It operates as a refuge for a civilizing element in short supply in contemporary America: honest criticism
The many misunderstandings of Richard Hofstadter
by Fred Siegel
Dubbed “the second Mencken,” Richard Hofstadter's scholarship is riddled with errors.
was right!Support The
Editor’s note: A version of this essay was delivered at a symposium sponsored by The New Criterion on “The Kennedy Phenomenon” on November 19, 2013. Additional papers from the symposium will be published in future issues.
The Kennedy Assassination is not a whodunit. Cranks and conspiracy adherents aside, it’s clear that Oswald did it and did it alone. Nonetheless there is still a great mystery surrounding the Kennedy assassination—and I’m not referring to Jack Ruby. The mystery is this: Why is it that American liberals have been so unable to assimilate Oswald’s left-wing identity into their account of the assassination?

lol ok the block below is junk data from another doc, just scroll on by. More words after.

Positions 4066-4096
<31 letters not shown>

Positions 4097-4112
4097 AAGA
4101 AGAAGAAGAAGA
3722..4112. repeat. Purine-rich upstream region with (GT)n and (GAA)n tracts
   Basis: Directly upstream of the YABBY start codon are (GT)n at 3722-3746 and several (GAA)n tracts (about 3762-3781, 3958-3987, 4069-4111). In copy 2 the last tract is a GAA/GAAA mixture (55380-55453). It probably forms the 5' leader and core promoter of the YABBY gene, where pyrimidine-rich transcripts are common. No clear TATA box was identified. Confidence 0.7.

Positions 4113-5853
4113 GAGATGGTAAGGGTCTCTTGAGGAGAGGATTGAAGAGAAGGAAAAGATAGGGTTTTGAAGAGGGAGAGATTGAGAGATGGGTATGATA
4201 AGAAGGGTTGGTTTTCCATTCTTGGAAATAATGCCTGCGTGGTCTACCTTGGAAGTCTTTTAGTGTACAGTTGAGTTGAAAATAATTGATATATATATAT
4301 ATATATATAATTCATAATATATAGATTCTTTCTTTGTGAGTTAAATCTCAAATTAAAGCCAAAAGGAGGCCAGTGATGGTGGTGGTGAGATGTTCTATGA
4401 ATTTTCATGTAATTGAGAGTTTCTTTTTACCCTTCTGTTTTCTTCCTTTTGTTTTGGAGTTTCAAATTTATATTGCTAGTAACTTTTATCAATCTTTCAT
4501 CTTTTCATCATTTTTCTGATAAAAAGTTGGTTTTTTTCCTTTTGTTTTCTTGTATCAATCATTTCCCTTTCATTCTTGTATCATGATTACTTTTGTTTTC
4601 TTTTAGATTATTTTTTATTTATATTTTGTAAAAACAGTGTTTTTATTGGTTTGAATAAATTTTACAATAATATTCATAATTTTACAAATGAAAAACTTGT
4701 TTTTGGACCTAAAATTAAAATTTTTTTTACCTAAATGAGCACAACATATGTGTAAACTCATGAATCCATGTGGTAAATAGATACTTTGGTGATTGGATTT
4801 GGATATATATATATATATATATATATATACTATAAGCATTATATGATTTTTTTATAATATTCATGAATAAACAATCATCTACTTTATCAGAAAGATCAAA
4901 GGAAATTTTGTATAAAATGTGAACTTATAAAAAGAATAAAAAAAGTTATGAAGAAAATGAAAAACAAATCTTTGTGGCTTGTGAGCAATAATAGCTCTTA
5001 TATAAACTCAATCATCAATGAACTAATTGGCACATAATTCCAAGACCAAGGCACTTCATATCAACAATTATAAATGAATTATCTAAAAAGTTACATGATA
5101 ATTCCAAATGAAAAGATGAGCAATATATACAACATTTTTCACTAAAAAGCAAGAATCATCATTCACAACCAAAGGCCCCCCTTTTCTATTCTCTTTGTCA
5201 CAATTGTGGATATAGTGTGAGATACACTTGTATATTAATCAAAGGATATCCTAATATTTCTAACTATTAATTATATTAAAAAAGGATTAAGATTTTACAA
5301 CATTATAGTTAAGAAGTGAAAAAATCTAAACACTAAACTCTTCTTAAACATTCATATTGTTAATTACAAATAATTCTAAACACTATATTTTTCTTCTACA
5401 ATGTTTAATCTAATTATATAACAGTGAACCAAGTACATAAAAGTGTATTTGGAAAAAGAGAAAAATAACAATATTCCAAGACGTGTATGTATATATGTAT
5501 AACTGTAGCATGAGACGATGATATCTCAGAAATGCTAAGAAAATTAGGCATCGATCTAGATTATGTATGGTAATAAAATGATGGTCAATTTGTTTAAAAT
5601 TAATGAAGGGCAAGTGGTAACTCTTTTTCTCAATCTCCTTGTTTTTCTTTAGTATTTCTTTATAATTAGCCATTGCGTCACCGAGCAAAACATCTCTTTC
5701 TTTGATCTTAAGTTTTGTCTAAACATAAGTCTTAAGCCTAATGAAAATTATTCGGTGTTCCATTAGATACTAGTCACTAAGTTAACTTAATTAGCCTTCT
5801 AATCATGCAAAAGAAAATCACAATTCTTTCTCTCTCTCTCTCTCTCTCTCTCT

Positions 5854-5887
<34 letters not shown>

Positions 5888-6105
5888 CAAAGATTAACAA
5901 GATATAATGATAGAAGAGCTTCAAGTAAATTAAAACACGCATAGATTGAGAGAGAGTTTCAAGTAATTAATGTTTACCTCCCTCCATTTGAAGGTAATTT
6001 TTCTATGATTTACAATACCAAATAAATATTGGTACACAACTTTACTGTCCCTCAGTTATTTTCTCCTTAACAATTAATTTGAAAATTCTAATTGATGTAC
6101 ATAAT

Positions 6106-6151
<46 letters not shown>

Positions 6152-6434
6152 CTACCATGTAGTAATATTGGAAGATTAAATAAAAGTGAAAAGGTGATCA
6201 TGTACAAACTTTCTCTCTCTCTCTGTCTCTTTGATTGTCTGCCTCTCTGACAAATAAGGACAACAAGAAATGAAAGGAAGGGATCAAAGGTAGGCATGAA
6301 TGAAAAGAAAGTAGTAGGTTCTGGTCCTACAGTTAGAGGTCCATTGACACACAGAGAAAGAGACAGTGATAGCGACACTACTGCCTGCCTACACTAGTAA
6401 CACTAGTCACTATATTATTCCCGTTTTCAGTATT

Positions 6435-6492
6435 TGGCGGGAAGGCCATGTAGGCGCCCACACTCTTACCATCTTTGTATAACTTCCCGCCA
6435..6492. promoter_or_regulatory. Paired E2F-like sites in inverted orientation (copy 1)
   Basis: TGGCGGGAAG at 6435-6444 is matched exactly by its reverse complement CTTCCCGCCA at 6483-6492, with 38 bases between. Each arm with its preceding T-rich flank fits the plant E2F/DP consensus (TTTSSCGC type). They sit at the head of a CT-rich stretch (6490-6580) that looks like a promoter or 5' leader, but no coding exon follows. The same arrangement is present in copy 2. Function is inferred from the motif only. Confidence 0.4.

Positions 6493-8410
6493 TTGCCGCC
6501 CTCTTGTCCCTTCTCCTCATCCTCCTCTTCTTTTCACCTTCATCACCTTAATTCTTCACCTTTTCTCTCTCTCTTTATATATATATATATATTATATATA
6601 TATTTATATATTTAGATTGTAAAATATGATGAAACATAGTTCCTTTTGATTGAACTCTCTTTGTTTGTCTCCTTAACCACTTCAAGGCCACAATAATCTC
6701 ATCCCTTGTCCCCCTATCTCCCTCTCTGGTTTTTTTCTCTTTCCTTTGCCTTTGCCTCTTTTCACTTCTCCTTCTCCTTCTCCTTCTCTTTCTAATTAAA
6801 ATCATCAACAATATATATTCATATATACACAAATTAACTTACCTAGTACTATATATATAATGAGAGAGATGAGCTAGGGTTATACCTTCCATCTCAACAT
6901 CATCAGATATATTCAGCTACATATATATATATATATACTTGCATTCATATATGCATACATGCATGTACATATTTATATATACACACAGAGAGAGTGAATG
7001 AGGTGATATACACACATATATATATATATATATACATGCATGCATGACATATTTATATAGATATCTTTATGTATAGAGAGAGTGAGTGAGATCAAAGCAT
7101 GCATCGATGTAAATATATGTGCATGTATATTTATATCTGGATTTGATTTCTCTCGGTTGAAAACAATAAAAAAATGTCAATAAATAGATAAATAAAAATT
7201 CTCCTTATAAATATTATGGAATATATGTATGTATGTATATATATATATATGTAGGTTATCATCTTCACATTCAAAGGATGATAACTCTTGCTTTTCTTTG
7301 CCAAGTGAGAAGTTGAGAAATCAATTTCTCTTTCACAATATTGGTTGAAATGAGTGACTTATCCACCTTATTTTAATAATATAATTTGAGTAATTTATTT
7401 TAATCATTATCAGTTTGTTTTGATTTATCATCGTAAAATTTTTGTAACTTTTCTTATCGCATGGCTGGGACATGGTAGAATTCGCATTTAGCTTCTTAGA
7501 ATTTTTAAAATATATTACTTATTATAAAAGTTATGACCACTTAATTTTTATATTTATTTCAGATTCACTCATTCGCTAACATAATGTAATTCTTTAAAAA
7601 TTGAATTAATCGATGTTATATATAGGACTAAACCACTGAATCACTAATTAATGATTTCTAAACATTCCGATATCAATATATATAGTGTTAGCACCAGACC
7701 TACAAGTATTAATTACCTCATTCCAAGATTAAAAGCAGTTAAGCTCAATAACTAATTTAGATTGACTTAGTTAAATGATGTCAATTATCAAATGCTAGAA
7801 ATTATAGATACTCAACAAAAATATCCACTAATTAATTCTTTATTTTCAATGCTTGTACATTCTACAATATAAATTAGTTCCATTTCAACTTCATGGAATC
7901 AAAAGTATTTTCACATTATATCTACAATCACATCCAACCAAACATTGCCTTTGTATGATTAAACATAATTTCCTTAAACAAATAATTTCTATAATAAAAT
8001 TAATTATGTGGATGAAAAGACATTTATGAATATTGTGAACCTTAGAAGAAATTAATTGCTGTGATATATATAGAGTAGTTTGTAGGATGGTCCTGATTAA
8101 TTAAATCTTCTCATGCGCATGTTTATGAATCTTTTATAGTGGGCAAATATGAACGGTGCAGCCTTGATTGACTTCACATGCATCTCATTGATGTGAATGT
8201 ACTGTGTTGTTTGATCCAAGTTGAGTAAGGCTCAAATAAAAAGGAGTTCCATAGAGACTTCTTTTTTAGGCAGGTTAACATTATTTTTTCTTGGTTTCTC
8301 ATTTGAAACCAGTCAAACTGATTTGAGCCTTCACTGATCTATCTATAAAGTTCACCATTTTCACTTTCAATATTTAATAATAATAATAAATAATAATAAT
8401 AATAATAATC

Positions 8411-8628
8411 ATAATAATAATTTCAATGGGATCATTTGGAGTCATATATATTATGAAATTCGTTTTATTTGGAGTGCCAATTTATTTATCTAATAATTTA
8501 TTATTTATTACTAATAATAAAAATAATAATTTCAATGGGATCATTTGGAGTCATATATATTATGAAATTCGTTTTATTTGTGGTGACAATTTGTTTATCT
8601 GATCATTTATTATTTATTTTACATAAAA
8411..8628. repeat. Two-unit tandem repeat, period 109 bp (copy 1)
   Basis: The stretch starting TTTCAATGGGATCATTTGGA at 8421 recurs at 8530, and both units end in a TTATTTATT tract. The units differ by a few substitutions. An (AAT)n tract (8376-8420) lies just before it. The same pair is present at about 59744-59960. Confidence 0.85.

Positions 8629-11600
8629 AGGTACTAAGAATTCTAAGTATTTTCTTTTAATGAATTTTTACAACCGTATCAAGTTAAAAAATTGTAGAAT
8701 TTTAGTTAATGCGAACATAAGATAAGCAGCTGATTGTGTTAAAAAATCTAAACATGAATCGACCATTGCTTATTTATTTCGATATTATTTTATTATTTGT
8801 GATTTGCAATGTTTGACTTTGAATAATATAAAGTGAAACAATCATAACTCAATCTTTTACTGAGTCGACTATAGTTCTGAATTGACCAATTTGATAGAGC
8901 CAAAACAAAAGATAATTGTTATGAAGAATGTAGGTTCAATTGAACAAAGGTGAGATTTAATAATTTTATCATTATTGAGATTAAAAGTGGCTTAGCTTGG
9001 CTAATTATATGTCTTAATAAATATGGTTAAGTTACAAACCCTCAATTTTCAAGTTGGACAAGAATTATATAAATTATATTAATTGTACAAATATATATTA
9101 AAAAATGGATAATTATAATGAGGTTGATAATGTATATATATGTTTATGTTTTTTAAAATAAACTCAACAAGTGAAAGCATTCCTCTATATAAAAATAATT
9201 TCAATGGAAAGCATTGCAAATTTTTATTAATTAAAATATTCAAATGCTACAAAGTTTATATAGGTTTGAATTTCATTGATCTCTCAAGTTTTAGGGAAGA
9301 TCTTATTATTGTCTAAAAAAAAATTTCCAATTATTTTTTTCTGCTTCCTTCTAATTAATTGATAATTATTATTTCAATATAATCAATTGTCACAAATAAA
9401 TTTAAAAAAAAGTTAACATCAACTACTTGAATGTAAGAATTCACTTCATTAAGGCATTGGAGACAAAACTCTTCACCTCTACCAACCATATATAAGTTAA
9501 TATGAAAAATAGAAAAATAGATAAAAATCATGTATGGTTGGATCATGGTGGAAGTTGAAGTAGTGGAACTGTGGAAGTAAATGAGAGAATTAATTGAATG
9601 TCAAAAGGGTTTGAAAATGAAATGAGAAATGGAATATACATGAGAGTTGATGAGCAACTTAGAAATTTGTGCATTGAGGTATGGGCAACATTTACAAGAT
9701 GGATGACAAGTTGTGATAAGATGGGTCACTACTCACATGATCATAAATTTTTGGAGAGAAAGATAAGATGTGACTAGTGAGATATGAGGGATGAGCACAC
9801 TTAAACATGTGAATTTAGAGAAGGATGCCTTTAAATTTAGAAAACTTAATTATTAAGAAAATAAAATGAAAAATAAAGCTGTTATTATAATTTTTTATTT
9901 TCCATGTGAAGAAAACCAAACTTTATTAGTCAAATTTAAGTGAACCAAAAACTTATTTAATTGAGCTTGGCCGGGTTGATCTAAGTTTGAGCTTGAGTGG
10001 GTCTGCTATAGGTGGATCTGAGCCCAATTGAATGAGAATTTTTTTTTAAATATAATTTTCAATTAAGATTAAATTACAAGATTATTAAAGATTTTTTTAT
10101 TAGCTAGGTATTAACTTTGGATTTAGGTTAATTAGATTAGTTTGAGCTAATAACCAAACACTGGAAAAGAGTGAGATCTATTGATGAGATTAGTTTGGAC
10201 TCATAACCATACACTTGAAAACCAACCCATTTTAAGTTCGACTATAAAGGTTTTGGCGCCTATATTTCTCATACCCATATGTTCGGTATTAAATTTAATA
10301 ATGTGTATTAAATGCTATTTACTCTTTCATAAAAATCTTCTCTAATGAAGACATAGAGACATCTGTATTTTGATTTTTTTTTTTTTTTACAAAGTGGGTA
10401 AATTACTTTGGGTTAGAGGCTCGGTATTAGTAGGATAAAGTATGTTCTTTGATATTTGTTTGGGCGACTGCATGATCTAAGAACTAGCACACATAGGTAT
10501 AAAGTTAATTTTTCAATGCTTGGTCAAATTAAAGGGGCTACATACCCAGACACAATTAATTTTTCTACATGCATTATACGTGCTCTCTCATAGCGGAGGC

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This article originally appeared in The New Criterion, Volume 32 February 2014, on page 4
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A lecture delivered by Charles Murray after he received the third Edmund Burke Award for Service to Culture and Society.
by Bruce Bawer
A new collection of Henry James's letters reveals the early development of the writer.
A few reflections on To Kill a Mockingbird in anticipation of Harper Lee's new book releases.
The Walter Duranty Prize for Journalistic Mendacity
Introduction to The Kennedy Phenomenon
The Kennedy Phenomenon: "Watching the Kennedy Train-Wreck"